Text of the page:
“As you therefore have received Christ Jesus the Lord, so walk in Him, rooted and built up in Him and established in the faith, as you have been taught, abounding in it with thanksgiving. Beware lest anyone cheat you through philosophy and empty deceit, according to the tradition of men, according to the basic principles of the world, and not according to Christ. For in Him dwells all the fullness of the Godhead bodily; and you are complete in Him, who is the head of all principality and power.”
Negativity and fear have a powerful place in our lives in the world. Our outer selves are all about the stick, not the carrot—everything is about what terrible thing will happen to us if we don’t, or what awful circumstance will befall us if we do. It’s fear as doctrine, underwriting every response.
The media provides us with frightening images showing the breakdown of the status quo, the changing of the guard, and casts it as a drama like the fall of empire, playing to all our insecurities about our place in the world. Whether it’s about immigration, terrorism, disease, the changing role of men and women in society, or just something as simple as body image and how we relate to how we look, there is one simple rule at play. Fear sells, because we’re indoctrinated to believe it’s a natural state. Once they’ve taught us to fear something, they can sell us on who is to blame for it (even if it’s ourselves), and so condemnation and guilt sell as well, because we let them.
But we’re also taught that we can fight back, overcome fear. We’re told that one of the noblest things we can do is display courage in the face of the enemy, in the face of overwhelming odds. How many great stories from history are stories of defiance in the face of certain doom? The Greeks at Thermopylae, where only a few thousand held the coastal pass for a week against the might of the entire Persian army, twenty times their size. The Battle of the Alamo, with a few hundred heroes courageously defending a fortified position against the might of the Mexican army. Constantly referenced in song and story, it’s near mythological episodes from history like this that fire the imagination, showing us how true men of courage and honor face hopelessness.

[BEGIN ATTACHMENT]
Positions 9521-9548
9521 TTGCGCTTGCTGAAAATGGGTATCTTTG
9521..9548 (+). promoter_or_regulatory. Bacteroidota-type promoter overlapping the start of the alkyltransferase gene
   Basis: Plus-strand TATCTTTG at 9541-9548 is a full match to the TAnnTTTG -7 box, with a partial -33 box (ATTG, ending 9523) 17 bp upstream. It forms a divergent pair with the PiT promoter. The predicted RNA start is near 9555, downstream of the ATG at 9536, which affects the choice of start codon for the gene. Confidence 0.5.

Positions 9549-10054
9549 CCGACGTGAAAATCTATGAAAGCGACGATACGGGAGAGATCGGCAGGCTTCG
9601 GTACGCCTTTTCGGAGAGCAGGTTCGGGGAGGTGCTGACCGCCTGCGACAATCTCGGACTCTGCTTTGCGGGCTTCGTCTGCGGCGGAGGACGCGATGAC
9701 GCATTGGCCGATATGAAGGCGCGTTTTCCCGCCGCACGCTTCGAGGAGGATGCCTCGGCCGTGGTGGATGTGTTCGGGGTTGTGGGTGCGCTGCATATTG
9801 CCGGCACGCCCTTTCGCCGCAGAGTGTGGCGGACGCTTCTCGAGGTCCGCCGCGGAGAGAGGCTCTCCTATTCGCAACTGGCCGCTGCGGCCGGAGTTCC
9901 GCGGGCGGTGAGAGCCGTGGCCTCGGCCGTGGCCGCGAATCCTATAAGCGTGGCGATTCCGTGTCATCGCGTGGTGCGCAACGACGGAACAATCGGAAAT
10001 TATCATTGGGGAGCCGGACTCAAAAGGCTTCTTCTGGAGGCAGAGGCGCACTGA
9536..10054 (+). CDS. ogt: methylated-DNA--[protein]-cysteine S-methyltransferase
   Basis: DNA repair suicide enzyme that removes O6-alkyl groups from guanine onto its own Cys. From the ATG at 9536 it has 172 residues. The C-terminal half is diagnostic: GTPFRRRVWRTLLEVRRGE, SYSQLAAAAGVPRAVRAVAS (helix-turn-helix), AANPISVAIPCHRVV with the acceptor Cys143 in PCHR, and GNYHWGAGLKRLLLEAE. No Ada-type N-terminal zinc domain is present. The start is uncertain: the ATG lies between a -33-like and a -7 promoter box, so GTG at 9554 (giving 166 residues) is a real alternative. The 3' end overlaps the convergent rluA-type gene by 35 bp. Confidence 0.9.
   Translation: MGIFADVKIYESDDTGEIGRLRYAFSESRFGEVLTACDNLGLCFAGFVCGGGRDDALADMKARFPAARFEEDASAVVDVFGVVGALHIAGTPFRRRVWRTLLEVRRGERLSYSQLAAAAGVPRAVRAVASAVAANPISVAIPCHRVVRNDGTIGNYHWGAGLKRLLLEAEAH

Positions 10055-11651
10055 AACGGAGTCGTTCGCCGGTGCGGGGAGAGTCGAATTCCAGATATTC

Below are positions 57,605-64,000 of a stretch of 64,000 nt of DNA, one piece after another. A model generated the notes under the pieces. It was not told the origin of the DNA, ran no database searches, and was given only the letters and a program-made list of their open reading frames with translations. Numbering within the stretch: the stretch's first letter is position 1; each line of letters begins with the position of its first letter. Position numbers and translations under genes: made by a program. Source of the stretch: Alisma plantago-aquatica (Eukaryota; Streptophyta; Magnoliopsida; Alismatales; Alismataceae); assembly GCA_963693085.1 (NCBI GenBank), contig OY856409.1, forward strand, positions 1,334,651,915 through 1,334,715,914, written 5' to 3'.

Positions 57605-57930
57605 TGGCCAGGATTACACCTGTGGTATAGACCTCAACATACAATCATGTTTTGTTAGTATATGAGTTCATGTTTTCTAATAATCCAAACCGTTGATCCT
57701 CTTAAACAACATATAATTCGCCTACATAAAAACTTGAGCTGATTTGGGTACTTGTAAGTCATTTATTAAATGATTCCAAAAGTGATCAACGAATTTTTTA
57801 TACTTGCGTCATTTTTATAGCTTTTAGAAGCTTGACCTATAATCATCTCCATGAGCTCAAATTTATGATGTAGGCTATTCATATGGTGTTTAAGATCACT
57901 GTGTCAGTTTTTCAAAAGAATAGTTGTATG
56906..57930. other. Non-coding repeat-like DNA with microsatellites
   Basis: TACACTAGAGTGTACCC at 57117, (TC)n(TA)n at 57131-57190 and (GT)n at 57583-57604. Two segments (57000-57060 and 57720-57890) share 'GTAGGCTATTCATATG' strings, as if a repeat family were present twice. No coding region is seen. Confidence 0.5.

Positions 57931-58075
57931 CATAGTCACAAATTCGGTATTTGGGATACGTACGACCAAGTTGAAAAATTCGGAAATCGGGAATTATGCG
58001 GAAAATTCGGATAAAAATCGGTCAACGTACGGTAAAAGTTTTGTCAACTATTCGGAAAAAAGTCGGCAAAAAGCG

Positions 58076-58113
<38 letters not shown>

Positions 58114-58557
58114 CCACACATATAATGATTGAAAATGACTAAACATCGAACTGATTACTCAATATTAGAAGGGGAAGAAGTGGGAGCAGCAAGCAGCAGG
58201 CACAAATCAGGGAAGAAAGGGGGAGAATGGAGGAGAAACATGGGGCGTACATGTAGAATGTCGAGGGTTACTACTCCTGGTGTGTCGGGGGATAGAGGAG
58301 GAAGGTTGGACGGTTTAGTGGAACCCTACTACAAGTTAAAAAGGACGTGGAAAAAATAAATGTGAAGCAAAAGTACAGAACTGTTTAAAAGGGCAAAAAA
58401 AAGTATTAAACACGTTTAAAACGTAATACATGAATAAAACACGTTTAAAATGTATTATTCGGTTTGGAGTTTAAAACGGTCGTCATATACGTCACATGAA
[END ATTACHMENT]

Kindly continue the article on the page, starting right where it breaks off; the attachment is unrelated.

But again, the emphasis is on the negative—on hopelessness, fear, fighting against the impossible. They’re stories of people fighting rearguard actions…running backwards, facing the wrong way. As Christians, we do not just react to some received wisdom about how badly the world sucks! There’s no negativity in the heart of God, and the heart of God is where we live.
Think on all the times that you’ve been tempted not to try something new or important in your life because of a fear of failure. Have you recast that movie in your head, gone back and edited the bad parts? Has the fear become sensible caution, the doubt in yourself been renamed as “knowing your limitations”? Have the failures of the past made you believe that failure lies in your future as well? Because if that’s you, then you’re not thinking the way the Father thinks, or the way He wants you to think. God doesn’t believe in negativity. He doesn’t want it for us. It’s anathema to the way He sees us and the things He wants us to accomplish in Him.
We’re encouraged to turn away from fear, and instead embrace the positive power that our renewed minds and our enlightened hearts provide for us. We don’t have to rely on our own strength—that renewal and that enlightenment come from our confidence in the grace and goodness of God. We don’t get to be scared, not when we have the Creator of everything, the Lord of Hosts, at our back.
The past is gone. It was wiped away when we were reborn in Christ. We’re new now, and the buck stops with God. Our only ancestor is Christ and our only history is in Him. Any failures we’ve experienced are nothing compared to the successes to come, when we rely upon Him. We don’t need doubt, because He doesn’t doubt us. We don’t need caution, because He’s told us to GO! We don’t have to languish in regret about paths not taken and opportunities that have passed us by. We can seize our future, because the past is gone.
Any timidity we’ve experienced is a thing of the past, and the past is gone. Boldness is our inheritance, because we no longer believe that anything is insurmountable. Hopelessness is a thing of the past, and the past is gone. We have been made promises in our adversity, and our faith in those promises makes doubt and pessimism things of the past too. And the past is gone.
Think about all the things you have planned for your life, the promise over you. How do you approach those plans? Do you procrastinate, wait for it all to come to you? Is delay and demurral your preferred tactic? Do you sometimes feel like a passive participant in your own life—or worse, like you’re not participating at all?
The past is gone. Holding onto it is a waste of your time. It’s a shadow on your heart, when we have a vibrant, bright future to look to instead. Why look backwards while trying to move forwards? It’s where you’re going that’s the important thing. Running backwards gives the illusion that our past still exists, that our past is our future—and it’s also a sure way to trip over your own feet. Face in the right direction, in reliance on the grace and goodness of God, and put a sure foot forward.